All Veterans Day celebrations are special, but this year’s recognition is especially important because it marks a centennial: the original “Armistice Day” occurred on Nov. 11, 1919, exactly one year after World War I concluded with the Armistice of Compiègne, signed by French Gen. Ferdinand Foch at 11 a.m. (Paris time) on Nov. 11, 1918.
Annual observances began with a 1926 congressional resolution, followed by the national holiday in 1938. While many of our national holidays have evolved into secular shopping sprees, Veterans Day continues to be celebrated in cities and towns, big and small, across the country: it’s an occasion for all Americans to reflect on and give appreciation for the contributions and sacrifices of the men and women whose military service has kept us safe and free.
America’s post-Vietnam wars have differed from earlier World Wars. In the late 1960s and early 1970s, Americans could follow the Vietnam War every night on three network news channels. A military draft existed but was replaced by an all-volunteer military. Our post-Vietnam wars have witnessed a different, more detached level of national engagement. Today, our battles in the Middle East and elsewhere somehow seem distant to many Americans and their daily lives. Afghanistan has been our nation’s longest war (at 19 years and counting), yet how many of our citizens realize this fact? How many of them can locate Afghanistan on a map?
Our recent military engagements have seen fewer military members killed, but more members are returning home to live with serious psychological and physical injuries, many of which will last throughout their lives, well beyond their years of military service. The Iraq and Afghanistan Wars have resulted in nearly 119,000 service members with post-traumatic stress disorder, over 7,000 members with severe brain injuries, and close to 1,600 members needing amputations, many the result of accidents involving hidden Improvised Explosive Devices.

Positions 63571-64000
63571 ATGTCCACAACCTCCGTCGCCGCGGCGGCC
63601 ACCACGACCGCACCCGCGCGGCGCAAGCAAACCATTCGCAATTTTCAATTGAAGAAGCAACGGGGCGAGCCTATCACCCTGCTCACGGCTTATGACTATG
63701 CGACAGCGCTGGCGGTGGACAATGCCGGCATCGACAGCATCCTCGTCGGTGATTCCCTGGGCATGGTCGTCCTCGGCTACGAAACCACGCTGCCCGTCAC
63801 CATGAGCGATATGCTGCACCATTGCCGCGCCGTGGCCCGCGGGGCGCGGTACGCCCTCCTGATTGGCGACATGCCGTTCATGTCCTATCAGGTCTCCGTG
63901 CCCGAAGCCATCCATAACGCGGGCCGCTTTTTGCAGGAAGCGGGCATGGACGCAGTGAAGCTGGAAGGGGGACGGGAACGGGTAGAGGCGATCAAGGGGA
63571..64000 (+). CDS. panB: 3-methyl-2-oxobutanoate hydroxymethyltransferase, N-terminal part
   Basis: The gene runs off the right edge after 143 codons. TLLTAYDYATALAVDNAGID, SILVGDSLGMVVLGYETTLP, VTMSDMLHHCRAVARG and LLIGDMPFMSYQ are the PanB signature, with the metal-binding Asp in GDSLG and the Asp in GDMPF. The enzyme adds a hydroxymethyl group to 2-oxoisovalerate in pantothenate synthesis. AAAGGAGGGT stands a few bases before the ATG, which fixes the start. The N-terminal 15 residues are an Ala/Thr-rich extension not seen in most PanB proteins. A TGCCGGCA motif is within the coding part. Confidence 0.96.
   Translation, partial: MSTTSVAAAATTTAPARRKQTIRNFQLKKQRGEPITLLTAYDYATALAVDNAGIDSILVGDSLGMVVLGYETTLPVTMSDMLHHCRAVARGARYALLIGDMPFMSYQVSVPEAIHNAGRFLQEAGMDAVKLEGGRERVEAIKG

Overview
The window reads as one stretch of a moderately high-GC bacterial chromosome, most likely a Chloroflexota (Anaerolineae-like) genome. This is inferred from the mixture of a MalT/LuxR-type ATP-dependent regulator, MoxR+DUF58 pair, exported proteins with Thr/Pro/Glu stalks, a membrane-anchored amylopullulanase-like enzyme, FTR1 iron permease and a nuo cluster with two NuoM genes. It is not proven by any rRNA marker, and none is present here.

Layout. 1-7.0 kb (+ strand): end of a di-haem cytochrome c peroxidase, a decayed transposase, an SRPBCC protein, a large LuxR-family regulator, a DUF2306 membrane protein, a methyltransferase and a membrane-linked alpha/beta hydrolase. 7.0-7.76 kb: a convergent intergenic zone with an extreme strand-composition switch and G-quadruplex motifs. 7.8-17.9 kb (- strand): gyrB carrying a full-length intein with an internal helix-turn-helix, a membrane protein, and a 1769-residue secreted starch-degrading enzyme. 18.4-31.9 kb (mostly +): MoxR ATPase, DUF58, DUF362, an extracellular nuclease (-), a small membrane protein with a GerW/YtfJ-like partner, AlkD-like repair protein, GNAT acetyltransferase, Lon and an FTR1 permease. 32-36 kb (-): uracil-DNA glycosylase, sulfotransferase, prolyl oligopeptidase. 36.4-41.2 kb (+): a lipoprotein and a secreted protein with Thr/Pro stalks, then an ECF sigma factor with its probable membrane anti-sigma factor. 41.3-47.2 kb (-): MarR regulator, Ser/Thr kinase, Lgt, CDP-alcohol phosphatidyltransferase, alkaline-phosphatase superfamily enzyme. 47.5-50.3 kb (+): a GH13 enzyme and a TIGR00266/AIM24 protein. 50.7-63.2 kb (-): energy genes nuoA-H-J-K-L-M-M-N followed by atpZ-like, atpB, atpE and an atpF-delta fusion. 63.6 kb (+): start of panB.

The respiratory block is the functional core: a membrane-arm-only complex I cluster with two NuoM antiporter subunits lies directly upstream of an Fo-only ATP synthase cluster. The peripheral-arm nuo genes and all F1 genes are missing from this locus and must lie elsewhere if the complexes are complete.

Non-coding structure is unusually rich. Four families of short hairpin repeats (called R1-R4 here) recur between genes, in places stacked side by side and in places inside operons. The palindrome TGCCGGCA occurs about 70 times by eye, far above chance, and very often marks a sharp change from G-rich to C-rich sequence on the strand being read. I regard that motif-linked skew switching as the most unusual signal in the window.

While our military hospitals and the Veterans Administration handle the critical, time-sensitive medical needs of our wounded veterans, many veterans will experience subsequent quality-of-life requirements that go beyond what government provides. In some instances, these needs are recreational; in others, they require unique solutions to meet everyday challenges like opening pill bottles or traversing rough terrain on artificial legs.
Earlier this fall, I began working at a unique veterans organization called Quality of Life Plus (QL+) that was launched in 2009. Its founder, Jon Monett, is an Air Force veteran and former senior CIA official. Monett was inspired to launch QL+ after seeing “Fighting for Life,” a documentary about dedicated military medical personnel and their challenges during war.
To give back to America, Monett established QL+ with its direct-services approach that matches engineering students at major colleges with wounded veterans needing special engineering solutions to address their life-altering injuries.
QL+ gives disabled individuals greater independence and access to everyday activities. The engineering focus also helps develop an experienced Science, Technology, Engineering, and Mathematics workforce that benefits students and prospective employers. And finally, these activities foster respect and appreciation for the men and women who serve and protect our nation.
Today, QL+ has 19 university partners and has engaged over 600 STEM students in devising projects designed to help over 1,000 veterans. This is a win-win-win-win effort for our veterans, our students, our workforce, and our nation.
In 1835, Alexis de Tocqueville noted the remarkable American propensity to form associations to assist those in need. He considered these associations essential to human flourishing. Even earlier, in 1790, Edmund Burke wrote about the “little platoons” (in his day, mostly family, church, and community) that provided the “first principle … of public affections” that bring people closer to each other.
Today, there are many veterans’ organizations across the country. Some are big; others are small, like Burke’s “little platoons.” All of them are dedicated to serving the men and women who have served our country.
Iraq and Afghanistan are worlds away, but for the men and women who have fought and been injured there and elsewhere, the memories and the wounds last forever. Too many service members do not return home. For those who do, all of us have a duty to honor them and their service however we can. They have enhanced our quality of life; now it’s up to us to enhance theirs.
Americans helping Americans: that’s the tradition we celebrate today. Along with the selfless dedication of our veterans and service members, this tradition should make every American proud.
Charles Kolb was deputy assistant to the president for domestic policy in the George H.W. Bush White House from 1990-1992. From 1997-2012, he was president of the nonpartisan, business-led think tank, the Committee for Economic Development.
The views and opinions expressed in this commentary are those of the author and do not reflect the official position of The Daily Caller.